While some medical practitioners welcomed the proposal, the Indian Medical Association (IMA), the national representative platform of doctors of modern medicine, took up the matter with Health Minister Mansukh Mandaviya.

In a letter published in IMA News, the IMA’s official publication, the association’s national president Dr Sahajanand Prasad Singh said that at an “interactive meeting” with an IMA delegation on February 21 this year, Mandaviya had “assured that Charak Shapath will be optional and will not be forced to replace the Hippocratic Oath.”

Subsequently, on March 29, replying to an unstarred question by several MPs on “whether Government intends to replace the Hippocratic Oath with the Charak Shapath”, “whether it is a fact that the National Medical Commission has proposed replacing the Hippocratic Oath with Charak Shapath” ”, and “whether Government has met with the representatives of the Indian Medical Association (IMA) to discuss their opposition to this proposal”, Minister of State for Health and Family Welfare Dr Bharati Pravin Pawar told Rajya Sabha: “As informed by the National Medical Commission (NMC), there is no proposal of replacement of Hippocratic Oath with Charak Shapath.”

Days later, however, on March 31, the NMC issued a circular on “Implementation of new Competency Based Medical Education for Undergraduate Course Curriculum”, in which it said: “Modified ‘Maharshi Charak Shapath’ is recommended when a candidate is introduced to medical education”.

Interestingly, as The Indian Express reported in February, undergraduates at the country’s premier health institute, AIIMS, have been taking the Charak Oath during their annual convocation for several years now.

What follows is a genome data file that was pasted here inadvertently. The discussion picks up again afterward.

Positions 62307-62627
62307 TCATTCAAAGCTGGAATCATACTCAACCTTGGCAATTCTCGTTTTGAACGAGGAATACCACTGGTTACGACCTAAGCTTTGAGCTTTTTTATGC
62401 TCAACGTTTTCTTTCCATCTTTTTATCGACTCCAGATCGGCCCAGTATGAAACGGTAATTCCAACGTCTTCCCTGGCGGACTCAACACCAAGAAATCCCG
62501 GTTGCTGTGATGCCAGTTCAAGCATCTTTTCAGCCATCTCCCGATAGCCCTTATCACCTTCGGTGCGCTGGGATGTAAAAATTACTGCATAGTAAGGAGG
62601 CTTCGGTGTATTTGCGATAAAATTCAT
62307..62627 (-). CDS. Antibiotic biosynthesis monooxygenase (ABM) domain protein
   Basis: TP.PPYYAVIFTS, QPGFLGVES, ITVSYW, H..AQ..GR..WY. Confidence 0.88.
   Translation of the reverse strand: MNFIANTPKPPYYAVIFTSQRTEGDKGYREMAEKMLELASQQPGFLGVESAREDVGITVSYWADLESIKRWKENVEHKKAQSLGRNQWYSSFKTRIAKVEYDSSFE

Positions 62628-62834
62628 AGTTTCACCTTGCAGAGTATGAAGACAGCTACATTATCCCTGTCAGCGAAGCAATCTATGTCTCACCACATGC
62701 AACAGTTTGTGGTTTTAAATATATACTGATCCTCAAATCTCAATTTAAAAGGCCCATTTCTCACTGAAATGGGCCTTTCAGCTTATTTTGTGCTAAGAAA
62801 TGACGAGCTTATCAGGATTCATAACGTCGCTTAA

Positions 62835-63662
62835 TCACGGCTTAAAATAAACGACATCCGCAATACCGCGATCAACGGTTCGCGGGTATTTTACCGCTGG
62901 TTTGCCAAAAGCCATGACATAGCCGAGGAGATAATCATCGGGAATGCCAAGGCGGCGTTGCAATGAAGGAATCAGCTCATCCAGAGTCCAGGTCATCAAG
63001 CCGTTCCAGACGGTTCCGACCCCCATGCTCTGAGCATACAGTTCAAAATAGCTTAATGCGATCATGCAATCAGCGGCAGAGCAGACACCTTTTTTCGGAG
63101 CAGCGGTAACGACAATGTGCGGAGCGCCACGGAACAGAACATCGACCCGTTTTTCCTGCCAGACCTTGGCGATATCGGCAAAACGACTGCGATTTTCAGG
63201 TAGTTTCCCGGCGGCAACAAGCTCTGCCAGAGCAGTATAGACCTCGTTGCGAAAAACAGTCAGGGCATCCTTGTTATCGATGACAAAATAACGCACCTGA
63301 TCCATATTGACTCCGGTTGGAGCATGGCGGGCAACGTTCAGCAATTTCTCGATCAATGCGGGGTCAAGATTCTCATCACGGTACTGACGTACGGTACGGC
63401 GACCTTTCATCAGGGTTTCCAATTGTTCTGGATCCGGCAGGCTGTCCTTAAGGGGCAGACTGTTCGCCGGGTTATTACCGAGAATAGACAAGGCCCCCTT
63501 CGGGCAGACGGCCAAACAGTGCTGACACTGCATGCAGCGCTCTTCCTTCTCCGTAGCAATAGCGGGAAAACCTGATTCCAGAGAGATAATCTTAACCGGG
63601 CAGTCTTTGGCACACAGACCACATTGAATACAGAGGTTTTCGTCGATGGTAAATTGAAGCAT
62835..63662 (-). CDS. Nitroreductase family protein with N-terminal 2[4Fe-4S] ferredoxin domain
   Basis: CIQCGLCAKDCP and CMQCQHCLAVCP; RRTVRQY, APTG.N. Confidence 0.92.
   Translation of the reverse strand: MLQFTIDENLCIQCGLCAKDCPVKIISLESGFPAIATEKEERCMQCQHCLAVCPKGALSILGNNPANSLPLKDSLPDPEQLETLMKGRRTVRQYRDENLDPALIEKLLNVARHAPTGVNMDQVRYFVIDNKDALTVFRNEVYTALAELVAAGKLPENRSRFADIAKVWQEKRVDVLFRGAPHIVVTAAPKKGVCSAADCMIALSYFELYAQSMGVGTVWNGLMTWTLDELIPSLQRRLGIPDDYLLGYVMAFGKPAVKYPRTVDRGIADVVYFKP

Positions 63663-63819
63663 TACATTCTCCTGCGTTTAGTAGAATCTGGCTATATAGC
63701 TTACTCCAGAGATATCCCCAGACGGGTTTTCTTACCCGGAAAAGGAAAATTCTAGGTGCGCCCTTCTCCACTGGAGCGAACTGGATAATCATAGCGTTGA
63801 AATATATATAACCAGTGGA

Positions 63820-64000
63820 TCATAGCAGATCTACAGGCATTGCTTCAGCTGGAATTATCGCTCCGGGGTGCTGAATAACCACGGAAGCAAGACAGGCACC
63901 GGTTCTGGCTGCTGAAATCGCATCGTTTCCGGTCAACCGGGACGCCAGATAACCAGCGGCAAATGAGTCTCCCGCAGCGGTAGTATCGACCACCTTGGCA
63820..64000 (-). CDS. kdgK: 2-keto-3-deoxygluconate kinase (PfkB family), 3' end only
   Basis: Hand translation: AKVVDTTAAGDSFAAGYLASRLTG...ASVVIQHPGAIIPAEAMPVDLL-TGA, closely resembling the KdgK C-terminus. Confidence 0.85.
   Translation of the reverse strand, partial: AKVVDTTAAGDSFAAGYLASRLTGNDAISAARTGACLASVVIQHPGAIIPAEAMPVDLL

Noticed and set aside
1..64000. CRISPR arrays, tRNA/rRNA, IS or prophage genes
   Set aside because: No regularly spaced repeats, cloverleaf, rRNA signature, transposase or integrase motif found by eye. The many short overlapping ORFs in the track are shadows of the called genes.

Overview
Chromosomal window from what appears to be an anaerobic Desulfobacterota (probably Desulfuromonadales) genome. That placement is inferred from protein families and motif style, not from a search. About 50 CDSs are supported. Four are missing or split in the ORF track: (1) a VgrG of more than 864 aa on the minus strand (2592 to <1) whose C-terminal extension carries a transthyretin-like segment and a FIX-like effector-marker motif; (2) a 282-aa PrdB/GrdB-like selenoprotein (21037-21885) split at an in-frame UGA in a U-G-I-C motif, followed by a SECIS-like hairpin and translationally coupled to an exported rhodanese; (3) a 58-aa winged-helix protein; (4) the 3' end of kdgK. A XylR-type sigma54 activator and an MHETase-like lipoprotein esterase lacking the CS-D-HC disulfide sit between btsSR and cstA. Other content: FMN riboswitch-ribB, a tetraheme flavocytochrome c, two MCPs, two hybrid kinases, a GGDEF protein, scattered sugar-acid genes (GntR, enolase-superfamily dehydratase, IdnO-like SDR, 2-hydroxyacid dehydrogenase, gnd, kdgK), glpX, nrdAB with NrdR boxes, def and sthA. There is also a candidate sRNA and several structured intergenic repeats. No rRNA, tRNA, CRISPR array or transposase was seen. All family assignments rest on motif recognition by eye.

Dr MC Misra, former director of AIIMS, had told The Indian Express earlier that the Charak Shapath was already part of the annual convocation when he took charge in the post in 2013.

The AIIMS Charak Shapath is: “Not for the self; Not for the filter of any world material desire or gain, but for the good of suffering humanity, I will treat my patient and excel well.”

Who was Charaka and what is the Charak Samhita?

Like several other sages mentioned in the literature of ancient India, the historicity of Charaka is uncertain. The compendium of medicine that carries his name is unlikely to have been the work of a single individual, and not all of it is likely to have been written at the same time.

The Charak Samhita is a medical pharmacopoeia and collection of commentaries and discussions on medical practices that is historically dated to the 1st-2nd centuries AD.

Along with the compendium of Susruta (c. 4th century AD), which is about surgery, the Charak Samhita is considered the foundational text of ancient Indian medicine, which was an evolved system of understanding and treating disease that was in several ways ahead of the Greeks.

The ancient Indian interest in physiology is understood to have been drawn from yoga and mysticism, and to have been enriched by the growth and spread of Buddhism to new lands, the arrival of the first Christian missionaries, and the contact with Hellenic practitioners of medicine.

What are the medical ethics of the sage Charaka?

The physician was an important and respected member of ancient Indian society, and medical practice followed rules of professional conduct and ethical principles.